There is life after Fresno
Four years ago, you could have called Anne Heche crazy. Why not? That’s what the tabloids took to calling her, and it’s what she called herself: “Call Me Crazy” is the title of the 2001 memoir she wrote, she said, to purge herself of her childhood demons and split personality, the one that led her to abandon her car in Fresno, wearing shorts and a bra, the day after breaking up with Ellen DeGeneres. Then she wandered into a stranger’s house, where she showered, put on Mickey Mouse slippers, and tried to persuade the children there to board a spaceship to heaven with her.
In the aftermath of her Fresno Moment, Heche’s once-promising career seemed to be reduced to a late-night TV punch line. So you’d be forgiven for doing a double-take at the sight of a sane-looking Heche in Armani, holding her husband’s hand and looking calm and vibrant at this year’s Emmys, nominated for her role in the Lifetime movie “Gracie’s Choice.” In the weeks ahead she’ll be even more visible: she’ll be appearing Monday nights on the WB, where she debuted last week as Amanda Hayes on “Everwood,” and next Sunday she’ll star in the CBS movie “The Dead Will Tell.” On the big screen, Heche will appear in “Birth” with Nicole Kidman in November.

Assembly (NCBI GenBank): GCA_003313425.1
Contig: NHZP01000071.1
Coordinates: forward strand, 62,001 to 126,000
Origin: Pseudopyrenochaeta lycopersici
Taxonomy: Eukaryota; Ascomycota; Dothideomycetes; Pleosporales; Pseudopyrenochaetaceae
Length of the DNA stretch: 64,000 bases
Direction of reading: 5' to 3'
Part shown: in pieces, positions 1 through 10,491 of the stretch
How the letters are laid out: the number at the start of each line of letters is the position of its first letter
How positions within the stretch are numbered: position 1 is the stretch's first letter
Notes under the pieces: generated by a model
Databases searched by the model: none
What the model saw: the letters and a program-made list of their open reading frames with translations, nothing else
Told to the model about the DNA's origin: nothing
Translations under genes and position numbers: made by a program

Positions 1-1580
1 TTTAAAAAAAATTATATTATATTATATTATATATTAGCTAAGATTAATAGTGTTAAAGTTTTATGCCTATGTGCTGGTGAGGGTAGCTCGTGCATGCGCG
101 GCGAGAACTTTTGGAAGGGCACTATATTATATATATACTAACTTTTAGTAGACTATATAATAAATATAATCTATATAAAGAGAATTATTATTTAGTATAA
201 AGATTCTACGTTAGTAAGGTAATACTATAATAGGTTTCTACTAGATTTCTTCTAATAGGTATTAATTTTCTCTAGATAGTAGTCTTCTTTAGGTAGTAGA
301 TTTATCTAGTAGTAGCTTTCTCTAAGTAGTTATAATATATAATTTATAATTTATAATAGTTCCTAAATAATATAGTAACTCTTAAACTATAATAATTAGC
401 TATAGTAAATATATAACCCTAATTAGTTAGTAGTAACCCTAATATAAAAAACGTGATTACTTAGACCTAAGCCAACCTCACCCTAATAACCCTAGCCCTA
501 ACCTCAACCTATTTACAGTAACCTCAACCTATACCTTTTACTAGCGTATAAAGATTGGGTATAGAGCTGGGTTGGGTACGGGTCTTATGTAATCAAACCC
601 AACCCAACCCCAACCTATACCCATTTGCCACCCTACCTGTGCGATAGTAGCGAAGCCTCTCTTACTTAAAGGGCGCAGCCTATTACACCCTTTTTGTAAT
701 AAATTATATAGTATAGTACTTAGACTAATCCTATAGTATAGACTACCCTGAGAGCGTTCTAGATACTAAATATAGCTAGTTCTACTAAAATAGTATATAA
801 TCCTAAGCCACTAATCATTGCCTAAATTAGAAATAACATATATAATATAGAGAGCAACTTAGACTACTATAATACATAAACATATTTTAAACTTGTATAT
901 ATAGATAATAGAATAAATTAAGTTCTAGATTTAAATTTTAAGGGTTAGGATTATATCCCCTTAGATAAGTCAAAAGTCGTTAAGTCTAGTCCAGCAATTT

Could so much entertainment-industry money really have been gambled on an actress everyone, it seemed, agreed was out to lunch -- who inspired the Los Angeles play “Call Us Crazy: The Anne Heche Monologues”? Margot Kidder had her “Big Flip-Out,” wandering the streets of L.A. for five years, and survived; Patty Duke went public with her manic depression in 1982 and thrived. But they had already established big careers. Will Tinseltown be as compassionate with Heche as it was with them or with some of its most famous alcoholics, drug addicts and sexaholics?